Tesla posts a Q4 loss but the company’s revenue grows amid acquisitions

February 23rd, 2017
by The Feeder

Enlarge / This is what every Tesla driver wants to see upon arrival at a Supercharger station. (credit: Tesla)

On Wednesday, Tesla posted a Q4 2016 loss of $121.3 million, but the loss was narrower than the $320 million net loss from the year earlier. The company said it made $2.28 billion in revenue in the quarter, up from $1.24 billion in Q4 the year before. Tesla reported $7 billion in annual gross revenue in 2016.

All that comes on the heels of a Q3 in which the company posted a rare profitable quarter that CEO Elon Musk called Tesla’s “best quarter ever.”

The company said its gross margin fell between the third and fourth quarters of 2016 due to lower Zero Emissions Vehicle credit sales in Q4 compared to the quarter before. In the last three months of the year, Tesla completed its acquisition of SolarCity as well as Grohmann Engineering, which will become Tesla Advanced Automation Germany.

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Posted in Cars Technica, financials, Ministry of Innovation, SolarCity, Tesla | Comments (0)

Spora Ransomware Infects ‘Offline’—Without Talking to Control Server

February 22nd, 2017
by The Feeder

Spora is a ransomware family that encrypts victims’ files and demands money to decrypt the files. It has infected many computers in a short time due to a huge spam campaign. It has a very special feature—to work offline.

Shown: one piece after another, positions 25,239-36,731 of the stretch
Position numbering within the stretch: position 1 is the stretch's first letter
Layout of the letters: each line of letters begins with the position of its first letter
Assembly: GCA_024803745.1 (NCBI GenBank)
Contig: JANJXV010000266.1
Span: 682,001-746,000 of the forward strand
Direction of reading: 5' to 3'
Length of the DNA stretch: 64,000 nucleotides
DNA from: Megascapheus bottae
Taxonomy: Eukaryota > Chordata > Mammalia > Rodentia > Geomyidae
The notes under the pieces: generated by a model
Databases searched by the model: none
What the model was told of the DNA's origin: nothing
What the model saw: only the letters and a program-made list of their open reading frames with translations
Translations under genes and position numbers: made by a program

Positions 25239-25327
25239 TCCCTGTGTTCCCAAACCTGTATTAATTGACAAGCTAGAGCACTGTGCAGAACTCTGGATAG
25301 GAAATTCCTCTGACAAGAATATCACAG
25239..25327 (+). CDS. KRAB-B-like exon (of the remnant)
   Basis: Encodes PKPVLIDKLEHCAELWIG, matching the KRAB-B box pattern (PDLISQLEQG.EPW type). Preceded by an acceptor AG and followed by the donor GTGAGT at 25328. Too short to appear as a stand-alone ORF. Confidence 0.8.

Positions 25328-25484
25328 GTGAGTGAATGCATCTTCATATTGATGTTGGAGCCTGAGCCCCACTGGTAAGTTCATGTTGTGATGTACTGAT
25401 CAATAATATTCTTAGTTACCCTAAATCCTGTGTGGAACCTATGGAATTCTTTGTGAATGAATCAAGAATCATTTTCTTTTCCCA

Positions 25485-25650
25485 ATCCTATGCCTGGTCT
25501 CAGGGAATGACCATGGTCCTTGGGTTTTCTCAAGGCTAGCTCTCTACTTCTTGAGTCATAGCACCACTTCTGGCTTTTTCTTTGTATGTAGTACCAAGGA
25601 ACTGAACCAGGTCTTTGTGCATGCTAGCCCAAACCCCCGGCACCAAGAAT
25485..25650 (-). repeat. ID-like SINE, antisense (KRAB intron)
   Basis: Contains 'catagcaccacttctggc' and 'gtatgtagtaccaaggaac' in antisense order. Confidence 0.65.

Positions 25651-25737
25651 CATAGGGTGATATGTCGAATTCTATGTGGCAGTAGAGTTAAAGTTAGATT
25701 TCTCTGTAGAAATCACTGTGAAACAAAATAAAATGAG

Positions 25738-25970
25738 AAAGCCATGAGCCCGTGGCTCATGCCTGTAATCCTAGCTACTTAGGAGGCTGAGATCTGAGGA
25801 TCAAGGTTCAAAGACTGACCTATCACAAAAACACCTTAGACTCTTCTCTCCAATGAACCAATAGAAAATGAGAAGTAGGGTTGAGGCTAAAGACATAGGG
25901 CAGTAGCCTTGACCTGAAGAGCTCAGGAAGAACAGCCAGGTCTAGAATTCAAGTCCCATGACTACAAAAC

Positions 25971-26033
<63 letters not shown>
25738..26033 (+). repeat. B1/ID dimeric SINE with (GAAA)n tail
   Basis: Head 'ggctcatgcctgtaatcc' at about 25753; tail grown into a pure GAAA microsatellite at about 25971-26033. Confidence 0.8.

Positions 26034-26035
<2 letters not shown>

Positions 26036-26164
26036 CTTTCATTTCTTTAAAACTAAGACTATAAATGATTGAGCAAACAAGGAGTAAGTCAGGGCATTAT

Propagation vector

The spam campaign carries a .zip file, which contains an HTA (HTML Application) file to evade detection from some email scanners and maximize its outreach. The contents of the email are carefully crafted to lure victims using social engineering techniques. This HTA file also tricks users by using the double extensions rtf.hta and doc.hta. If file extensions are hidden on victim’s machines, then they will see only the first extension and might be fooled into opening the file.

The spam email looks like this:

The contents of HTA file:

At runtime the HTA file drops a JavaScript file in the %Temp% folder. Further JavaScript extracts an executable with a random name (in this case: goodtdeaasdbg54.exe) in %TEMP% and executes.

The HTA file also extracts and executes a .docx file that is corrupted and returns an error to distract the victims:


Goodtdeaasdbg54.exe is packed using the UPX packer and contains the payload (Spora). It first checks whether a copy of this file is running in memory. If not, it creates a mutex. Spora uses mutex objects to avoid infecting the system more than once.

Spora checks for the logical drives available in the system:

Once a resource is available, Spora searches for files to encrypt but avoids “windows,” “Program files,” and “games.”

Spora removes the volume shadow copies from the target’s system, thereby preventing the user from restoring the encrypted files. (A shadow copy is a Windows feature that helps users make backup copies (snapshots) of computer files or volumes.) To delete the shadow volume copies, Spora uses the command “vssadmin.exe Delete Shadows /All /Quiet.” This ransomware uses the vssadmin.exe utility to quietly delete all the shadow volume copies on the computer.

It also creates .lnk files along with .key and .lst files in the root drive.

Spora also deletes the registry value to remove the shortcut icons.

Encryption process

Step 1: It generates a random “per file AES” symmetric key for each file.

Step 2: Spora generates a local public-private key pair.